Still, one powerful religious institution remains vocal on the issue in the health care debate. The U.S. Conference of Catholic Bishops (USCCB) reportedly loomed large behind the Stupak amendment, lobbying Republicans to get behind the measure. The bishops, as Stupak told Newsweek recently, were “very, very, very engaged” in the process. They also continue to voice clear opposition to the Senate bill.
Stupak’s central argument—that the Senate bill expands funding for abortions—has been debunked. In an eviscerating piece, the Washington Post’s T.R. Reid unearths UN data demonstrating a clear relationship between comprehensive, affordable health care and abortion reduction. “It’s only in the United States,” Reid concludes, “that opponents of abortion are fighting against expanded health-care coverage—a policy step that has been proved around the world to limit abortions.”
Yet the pro-life Democrat has demonstrated the vitality of the issue by essentially holding the bill hostage and teasingly flipping where he stands. On Monday night, Stupak signaled that his beef with the bill might be resolved, telling the AP, “I think we can get there.” But then, a day later, he backtracked, reassuring a conservative magazine that “there’s no such thing” as a compromise.
Stupak’s holdup arrives on the heels of a new Gallup poll that reveals an electorate the most sharply divided on abortion along partisan lines since Roe v. Wade. This may simply be a reflection of the larger rightward movement of the national GOP, as the anti-abortion movement is now solidly aligned with one national party.
In an effort to expand their ranks, anti-abortion activists launched a concerted effort to reach out to African-American communities. The efforts move through the powerful, often socially conservative, institution of the black church. But it is centered in an appeal to the—all too real—history of systemic, racial violence. One anti-abortion politician, Rep. Trent Franks (R-AZ), took the prize for most artless, inane deployment of this effort, calling the rate of abortion among African-Americans worse than slavery.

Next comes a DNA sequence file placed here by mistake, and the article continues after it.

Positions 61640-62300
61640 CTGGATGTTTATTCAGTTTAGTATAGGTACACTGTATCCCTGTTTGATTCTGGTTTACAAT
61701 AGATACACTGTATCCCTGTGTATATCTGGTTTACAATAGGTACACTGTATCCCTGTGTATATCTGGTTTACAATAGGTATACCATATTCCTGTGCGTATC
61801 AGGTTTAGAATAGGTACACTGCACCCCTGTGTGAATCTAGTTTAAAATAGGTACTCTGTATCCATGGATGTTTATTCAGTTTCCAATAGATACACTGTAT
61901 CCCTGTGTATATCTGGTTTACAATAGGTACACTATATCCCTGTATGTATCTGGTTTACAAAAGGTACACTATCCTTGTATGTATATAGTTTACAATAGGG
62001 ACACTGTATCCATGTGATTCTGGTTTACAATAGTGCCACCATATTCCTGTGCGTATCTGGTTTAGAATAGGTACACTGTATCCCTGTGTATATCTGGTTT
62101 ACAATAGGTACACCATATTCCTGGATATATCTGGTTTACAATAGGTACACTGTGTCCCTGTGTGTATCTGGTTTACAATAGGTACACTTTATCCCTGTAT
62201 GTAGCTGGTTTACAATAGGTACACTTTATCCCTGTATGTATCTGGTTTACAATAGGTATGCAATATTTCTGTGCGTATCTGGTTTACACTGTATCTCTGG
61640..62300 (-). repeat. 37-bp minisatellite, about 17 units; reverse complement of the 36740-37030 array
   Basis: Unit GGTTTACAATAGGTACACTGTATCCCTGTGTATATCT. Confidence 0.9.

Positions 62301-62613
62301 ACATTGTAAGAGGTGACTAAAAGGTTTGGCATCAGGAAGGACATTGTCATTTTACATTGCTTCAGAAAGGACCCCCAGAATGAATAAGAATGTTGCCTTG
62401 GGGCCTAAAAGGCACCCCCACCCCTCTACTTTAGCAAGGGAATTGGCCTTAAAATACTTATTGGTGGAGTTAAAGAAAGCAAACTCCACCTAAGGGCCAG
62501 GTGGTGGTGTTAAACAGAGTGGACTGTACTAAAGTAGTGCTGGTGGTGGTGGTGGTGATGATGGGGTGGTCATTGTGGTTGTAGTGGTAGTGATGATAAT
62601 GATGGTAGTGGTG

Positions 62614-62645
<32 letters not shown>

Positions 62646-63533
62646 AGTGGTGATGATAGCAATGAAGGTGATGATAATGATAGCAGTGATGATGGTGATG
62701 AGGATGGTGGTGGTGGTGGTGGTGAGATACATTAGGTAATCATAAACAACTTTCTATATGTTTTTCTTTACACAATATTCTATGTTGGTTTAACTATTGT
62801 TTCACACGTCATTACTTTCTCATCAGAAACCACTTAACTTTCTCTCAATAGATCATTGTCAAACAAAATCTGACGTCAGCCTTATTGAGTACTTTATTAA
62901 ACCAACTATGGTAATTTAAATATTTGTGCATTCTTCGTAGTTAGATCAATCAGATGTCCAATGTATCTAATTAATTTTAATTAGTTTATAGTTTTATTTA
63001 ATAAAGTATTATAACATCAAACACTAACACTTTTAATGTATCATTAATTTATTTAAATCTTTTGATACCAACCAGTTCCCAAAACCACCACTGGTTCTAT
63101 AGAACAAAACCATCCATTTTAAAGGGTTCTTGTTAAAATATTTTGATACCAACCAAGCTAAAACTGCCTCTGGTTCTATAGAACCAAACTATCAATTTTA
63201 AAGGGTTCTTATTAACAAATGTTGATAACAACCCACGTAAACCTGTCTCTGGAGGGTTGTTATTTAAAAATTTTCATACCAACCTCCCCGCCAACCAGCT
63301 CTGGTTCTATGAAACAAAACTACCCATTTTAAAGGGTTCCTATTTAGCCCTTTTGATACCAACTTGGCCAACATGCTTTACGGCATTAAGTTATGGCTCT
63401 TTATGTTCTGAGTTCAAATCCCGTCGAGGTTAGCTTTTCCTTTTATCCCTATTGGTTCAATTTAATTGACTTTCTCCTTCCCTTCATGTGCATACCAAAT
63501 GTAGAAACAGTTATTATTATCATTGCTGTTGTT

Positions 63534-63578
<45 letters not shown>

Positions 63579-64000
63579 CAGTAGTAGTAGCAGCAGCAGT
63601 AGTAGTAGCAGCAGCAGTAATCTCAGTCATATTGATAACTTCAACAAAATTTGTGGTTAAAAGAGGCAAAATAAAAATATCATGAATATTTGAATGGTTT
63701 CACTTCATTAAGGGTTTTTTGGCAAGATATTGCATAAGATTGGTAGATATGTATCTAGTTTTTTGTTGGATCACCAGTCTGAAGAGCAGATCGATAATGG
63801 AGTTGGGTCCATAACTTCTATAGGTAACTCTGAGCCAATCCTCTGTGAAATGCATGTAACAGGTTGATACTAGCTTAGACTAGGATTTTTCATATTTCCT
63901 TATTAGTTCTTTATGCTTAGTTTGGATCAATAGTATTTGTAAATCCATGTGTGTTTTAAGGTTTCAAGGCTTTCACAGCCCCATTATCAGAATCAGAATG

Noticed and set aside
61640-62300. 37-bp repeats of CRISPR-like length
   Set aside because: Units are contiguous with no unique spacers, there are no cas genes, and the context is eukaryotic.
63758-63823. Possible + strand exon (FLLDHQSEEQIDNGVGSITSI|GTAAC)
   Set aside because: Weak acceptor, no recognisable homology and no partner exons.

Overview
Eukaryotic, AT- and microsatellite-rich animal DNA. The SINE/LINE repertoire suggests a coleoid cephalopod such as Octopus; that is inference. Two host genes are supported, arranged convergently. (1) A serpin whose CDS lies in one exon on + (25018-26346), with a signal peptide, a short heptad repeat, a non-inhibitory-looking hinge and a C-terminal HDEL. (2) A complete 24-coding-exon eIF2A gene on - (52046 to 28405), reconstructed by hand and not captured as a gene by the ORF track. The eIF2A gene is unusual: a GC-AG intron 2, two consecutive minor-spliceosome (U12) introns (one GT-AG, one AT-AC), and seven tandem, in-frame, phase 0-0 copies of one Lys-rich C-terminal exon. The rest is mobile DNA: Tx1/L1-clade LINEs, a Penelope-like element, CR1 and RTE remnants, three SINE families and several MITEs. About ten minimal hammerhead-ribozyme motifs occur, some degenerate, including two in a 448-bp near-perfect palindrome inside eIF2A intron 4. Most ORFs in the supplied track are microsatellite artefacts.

Franks has rightfully taken plenty of guff for his sheer stupidity. But there was sincerity behind his remarks. Religious pro-lifers are inclined to view abortion as genocide, on par with other historic travesties and equally morally unambiguous.
These renewed national and local efforts to combat abortion thrive on a delicate balance mastered by conservative Christianity. Advocates maintain the position of a persecuted few. Many of the state bills, like Van Sant’s, stand little chance of moving through their legislatures, let alone the presumptive legal battles thereafter. And yet, anti-abortion proponents increasingly rely on a message that their views are consistent with those held by a wide majority.
This logic explains why one comment from Stupak is perhaps his most religious. Lamenting the state of pro-life Democrats to the Times, Stupak concluded, “We’re members without a party.” With this, Stupak casts himself as the martyr and cross-bearer of an issue that just can’t escape the psyche of American religion. This fuels his intransigence. And his outsider posturing. Asked about Congressional leaders, Stupak stated clearly, “They’re ignoring me.”
As the final vote approaches, it looks increasingly like the bishops, Stupak, and his unspecified Congressional cohorts versus everyone else.
Sr. Carol Keehan, the president and CEO of Catholic Health World, came out in support of the bill. Catholics United joined in, bombarding the USCCB with missives to repeal their opposition to the bill. One pro-life evangelical pastor countered the bishops, telling the AP, “If you are really looking to reduce the number of abortions in America, one of the things that will make that happen is to have comprehensive health care coverage.” Thousands of Catholic nuns broke from the Bishops to endorse the bill.
Twenty-five pro-life religious leaders sent a letter to Congress voicing their support for the Senate bill’s treatment of abortion funding. While it urges a measured caution on the bill’s abortion language, the letter clearly states the priority of passing health care reform, calling it “essential to human dignity.”
A verdict on the reform bill will likely arrive this weekend. But there’s no telling what could happen next, even if the measure passes. Conservative state lawmakers are already scheming up ways to reject reform, proposing laws for states to “opt-out” of mandated coverage. If the abortion issue can stick to health care, legislation like Van Sant’s could edge closer to a reality.